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Conference Paper: Further evidence on dimension-specific lateral inhibition in visual search

TitleFurther evidence on dimension-specific lateral inhibition in visual search
Authors
Issue Date2010
PublisherAssociation for Research in Vision and Ophthalmology. The Journal's web site is located at http://wwwjournalofvisionorg/
Citation
The 10th Annual Meeting of the Vision Sciences Society, Naples, FL, 7-12 May 2010. In Journal of Vision, 2010, v. 10 n. 7, p. 1276 How to Cite?
AbstractLast year, we reported preliminary evidence that suggests that representations of neighboring search items on the same perceptual dimension inhibit each other (Chan & Hayward, VSS 2009). This year, we report further results from 4 experiments to strengthen and refine this notion. To tease apart a distance effect from a hemifield effect, we always put the target and the singletons in the same hemifield. We studied dimension-specific spatial interaction between two ‘special’ search items - a target and a singleton in Experiments 1 and 2, and two singletons in Experiments 3 and 4, by manipulating inter-item distance. For the target-singleton experiments, since mutual inhibition between target and singleton reduces target signal, search should be slowed and result in a stronger “attentional capture”. For the two-singleton experiments, mutual inhibition between singletons reduces their distractions, causing a weaker capture. As such, inter-item inhibition can be measured in terms of capture. In the experiments, we found stronger signs of mutual inhibition for close items than for mid/far items, when they were defined by the same dimension. No such signs were found for different-dimension items. This confirms that lateral inhibition occurs on a dimension-specific map. However, even at mid/far distances where lateral inhibition was at floor, capture was still larger for two singletons of different dimensions. This suggests that the lack of spatial inhibition across dimensional maps is not the only reason that two singletons of different dimensions produce stronger capture. We speculate that non-spatial dimension-specific inhibition also takes place, so that signals of irrelevant dimensions are inhibited. However, inhibition is limited to one dimension at a time, and so is not effective for avoiding capture from two dimensions simultaneously.
Persistent Identifierhttp://hdl.handle.net/10722/224134
ISSN
2015 Impact Factor: 2.341
2015 SCImago Journal Rankings: 1.042

 

DC FieldValueLanguage
dc.contributor.authorChan, KH-
dc.contributor.authorHayward, WG-
dc.date.accessioned2016-03-24T06:25:46Z-
dc.date.available2016-03-24T06:25:46Z-
dc.date.issued2010-
dc.identifier.citationThe 10th Annual Meeting of the Vision Sciences Society, Naples, FL, 7-12 May 2010. In Journal of Vision, 2010, v. 10 n. 7, p. 1276-
dc.identifier.issn1534-7362-
dc.identifier.urihttp://hdl.handle.net/10722/224134-
dc.description.abstractLast year, we reported preliminary evidence that suggests that representations of neighboring search items on the same perceptual dimension inhibit each other (Chan & Hayward, VSS 2009). This year, we report further results from 4 experiments to strengthen and refine this notion. To tease apart a distance effect from a hemifield effect, we always put the target and the singletons in the same hemifield. We studied dimension-specific spatial interaction between two ‘special’ search items - a target and a singleton in Experiments 1 and 2, and two singletons in Experiments 3 and 4, by manipulating inter-item distance. For the target-singleton experiments, since mutual inhibition between target and singleton reduces target signal, search should be slowed and result in a stronger “attentional capture”. For the two-singleton experiments, mutual inhibition between singletons reduces their distractions, causing a weaker capture. As such, inter-item inhibition can be measured in terms of capture. In the experiments, we found stronger signs of mutual inhibition for close items than for mid/far items, when they were defined by the same dimension. No such signs were found for different-dimension items. This confirms that lateral inhibition occurs on a dimension-specific map. However, even at mid/far distances where lateral inhibition was at floor, capture was still larger for two singletons of different dimensions. This suggests that the lack of spatial inhibition across dimensional maps is not the only reason that two singletons of different dimensions produce stronger capture. We speculate that non-spatial dimension-specific inhibition also takes place, so that signals of irrelevant dimensions are inhibited. However, inhibition is limited to one dimension at a time, and so is not effective for avoiding capture from two dimensions simultaneously.-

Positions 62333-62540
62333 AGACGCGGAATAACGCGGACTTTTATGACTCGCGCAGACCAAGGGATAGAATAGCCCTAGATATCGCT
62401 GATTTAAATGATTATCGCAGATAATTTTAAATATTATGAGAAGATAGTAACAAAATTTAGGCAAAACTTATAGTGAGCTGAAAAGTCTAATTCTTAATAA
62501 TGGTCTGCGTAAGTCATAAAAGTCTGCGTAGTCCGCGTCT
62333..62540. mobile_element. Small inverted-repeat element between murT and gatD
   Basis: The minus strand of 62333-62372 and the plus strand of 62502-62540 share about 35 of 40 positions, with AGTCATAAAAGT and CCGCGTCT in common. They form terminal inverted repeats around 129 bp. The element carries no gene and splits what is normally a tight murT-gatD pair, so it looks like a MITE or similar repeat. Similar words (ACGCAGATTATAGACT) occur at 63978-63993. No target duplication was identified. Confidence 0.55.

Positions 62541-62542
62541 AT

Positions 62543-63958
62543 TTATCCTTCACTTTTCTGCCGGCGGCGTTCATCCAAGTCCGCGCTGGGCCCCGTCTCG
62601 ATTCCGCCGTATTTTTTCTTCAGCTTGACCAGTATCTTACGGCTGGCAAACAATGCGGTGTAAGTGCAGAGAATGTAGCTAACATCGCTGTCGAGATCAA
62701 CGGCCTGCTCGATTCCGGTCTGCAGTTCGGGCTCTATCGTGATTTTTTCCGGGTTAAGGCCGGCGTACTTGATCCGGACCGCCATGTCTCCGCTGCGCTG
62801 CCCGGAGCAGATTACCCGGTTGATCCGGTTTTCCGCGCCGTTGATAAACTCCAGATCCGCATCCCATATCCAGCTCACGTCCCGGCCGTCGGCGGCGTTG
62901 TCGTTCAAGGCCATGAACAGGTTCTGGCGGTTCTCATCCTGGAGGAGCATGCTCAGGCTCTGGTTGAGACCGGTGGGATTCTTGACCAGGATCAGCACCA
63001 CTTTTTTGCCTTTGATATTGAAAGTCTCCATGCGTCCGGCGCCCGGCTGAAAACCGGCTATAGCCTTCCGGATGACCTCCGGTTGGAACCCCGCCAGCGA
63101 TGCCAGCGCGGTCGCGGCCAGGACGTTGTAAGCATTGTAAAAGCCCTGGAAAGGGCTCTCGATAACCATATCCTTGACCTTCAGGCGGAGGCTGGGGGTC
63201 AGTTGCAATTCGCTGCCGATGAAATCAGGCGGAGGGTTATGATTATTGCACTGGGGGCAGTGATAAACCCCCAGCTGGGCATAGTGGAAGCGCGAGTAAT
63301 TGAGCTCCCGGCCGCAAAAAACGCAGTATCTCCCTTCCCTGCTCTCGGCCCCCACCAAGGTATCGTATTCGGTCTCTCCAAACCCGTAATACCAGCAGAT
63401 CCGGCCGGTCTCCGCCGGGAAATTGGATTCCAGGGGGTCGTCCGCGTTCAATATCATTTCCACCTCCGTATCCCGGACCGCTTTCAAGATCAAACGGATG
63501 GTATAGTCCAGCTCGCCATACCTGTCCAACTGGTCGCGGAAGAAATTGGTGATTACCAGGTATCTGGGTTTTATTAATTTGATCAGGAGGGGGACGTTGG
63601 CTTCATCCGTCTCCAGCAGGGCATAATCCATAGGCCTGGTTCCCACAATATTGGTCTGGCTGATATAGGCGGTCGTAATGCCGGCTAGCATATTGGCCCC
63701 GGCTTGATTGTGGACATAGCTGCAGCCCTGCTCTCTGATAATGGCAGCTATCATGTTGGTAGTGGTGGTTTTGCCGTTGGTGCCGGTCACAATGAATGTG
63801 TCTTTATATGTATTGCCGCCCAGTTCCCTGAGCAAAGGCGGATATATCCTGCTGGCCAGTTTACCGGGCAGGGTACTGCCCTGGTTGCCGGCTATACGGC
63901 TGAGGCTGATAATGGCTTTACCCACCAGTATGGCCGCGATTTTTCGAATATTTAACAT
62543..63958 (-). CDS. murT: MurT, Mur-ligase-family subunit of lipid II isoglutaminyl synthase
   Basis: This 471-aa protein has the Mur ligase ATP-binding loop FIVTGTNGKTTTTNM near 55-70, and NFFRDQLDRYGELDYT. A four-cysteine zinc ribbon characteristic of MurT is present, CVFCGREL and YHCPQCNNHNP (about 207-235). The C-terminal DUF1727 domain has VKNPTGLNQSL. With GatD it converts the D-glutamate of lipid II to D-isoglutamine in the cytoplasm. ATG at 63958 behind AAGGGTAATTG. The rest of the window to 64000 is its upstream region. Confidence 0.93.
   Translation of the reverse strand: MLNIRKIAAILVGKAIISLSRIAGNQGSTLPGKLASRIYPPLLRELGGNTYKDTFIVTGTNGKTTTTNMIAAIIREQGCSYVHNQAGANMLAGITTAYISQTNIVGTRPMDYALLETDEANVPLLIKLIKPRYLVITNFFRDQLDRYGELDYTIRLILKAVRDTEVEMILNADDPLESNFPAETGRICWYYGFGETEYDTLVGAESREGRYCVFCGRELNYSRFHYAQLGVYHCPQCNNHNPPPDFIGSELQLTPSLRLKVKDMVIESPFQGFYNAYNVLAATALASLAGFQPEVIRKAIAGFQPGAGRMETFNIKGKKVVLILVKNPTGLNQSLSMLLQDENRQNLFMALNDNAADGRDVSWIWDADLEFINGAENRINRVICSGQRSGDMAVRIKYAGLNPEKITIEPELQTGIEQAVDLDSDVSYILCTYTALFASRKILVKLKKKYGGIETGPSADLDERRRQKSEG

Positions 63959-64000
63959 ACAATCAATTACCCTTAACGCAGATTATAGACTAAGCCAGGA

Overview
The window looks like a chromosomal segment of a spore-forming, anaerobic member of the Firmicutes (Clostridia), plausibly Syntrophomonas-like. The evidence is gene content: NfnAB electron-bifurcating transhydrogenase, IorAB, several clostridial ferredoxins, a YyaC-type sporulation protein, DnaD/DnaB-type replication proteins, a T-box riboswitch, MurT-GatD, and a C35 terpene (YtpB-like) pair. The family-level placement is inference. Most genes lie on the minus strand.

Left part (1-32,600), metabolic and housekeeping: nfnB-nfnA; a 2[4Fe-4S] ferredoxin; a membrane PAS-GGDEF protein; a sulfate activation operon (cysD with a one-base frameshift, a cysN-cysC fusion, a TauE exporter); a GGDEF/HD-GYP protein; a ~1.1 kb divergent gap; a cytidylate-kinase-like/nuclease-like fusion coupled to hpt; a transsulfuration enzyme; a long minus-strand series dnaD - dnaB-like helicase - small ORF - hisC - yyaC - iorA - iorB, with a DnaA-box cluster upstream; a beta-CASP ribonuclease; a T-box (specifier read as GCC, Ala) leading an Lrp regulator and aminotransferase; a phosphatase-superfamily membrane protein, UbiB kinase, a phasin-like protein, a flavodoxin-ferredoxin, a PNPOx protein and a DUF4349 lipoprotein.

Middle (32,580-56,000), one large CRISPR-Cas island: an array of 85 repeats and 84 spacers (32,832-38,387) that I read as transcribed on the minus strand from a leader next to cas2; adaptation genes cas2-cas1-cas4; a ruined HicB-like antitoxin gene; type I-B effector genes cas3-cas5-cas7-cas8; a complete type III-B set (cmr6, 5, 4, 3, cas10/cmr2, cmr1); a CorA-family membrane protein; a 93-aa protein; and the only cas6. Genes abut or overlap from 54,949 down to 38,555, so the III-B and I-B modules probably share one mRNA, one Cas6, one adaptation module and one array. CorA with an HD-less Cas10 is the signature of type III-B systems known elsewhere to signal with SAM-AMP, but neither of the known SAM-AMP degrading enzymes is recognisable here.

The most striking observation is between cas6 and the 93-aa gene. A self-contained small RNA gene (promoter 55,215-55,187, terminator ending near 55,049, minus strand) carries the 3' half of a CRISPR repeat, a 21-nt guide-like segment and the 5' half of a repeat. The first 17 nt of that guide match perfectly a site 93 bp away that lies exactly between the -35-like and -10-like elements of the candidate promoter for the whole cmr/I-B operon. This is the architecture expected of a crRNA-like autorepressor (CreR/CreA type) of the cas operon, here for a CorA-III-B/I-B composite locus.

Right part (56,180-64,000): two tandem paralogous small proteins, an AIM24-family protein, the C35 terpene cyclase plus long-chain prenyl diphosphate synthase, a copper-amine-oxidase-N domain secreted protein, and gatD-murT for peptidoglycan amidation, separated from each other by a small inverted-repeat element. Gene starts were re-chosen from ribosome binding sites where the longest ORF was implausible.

dc.languageeng-
dc.publisherAssociation for Research in Vision and Ophthalmology. The Journal's web site is located at http://wwwjournalofvisionorg/-
dc.relation.ispartofJournal of Vision-
dc.titleFurther evidence on dimension-specific lateral inhibition in visual search-
dc.typeConference_Paper-
dc.identifier.emailChan, KH: clouis@graduate.hku.hk-
dc.identifier.emailHayward, WG: whayward@hkucc.hku.hk-
dc.identifier.authorityChan, KH=rp00851-
dc.identifier.authorityHayward, WG=rp00630-
dc.identifier.doi10.1167/10.7.1276-
dc.identifier.hkuros171189-
dc.identifier.volume10-
dc.identifier.issue7-
dc.identifier.spage1276-
dc.identifier.epage1276-
dc.publisher.placeUnited States-

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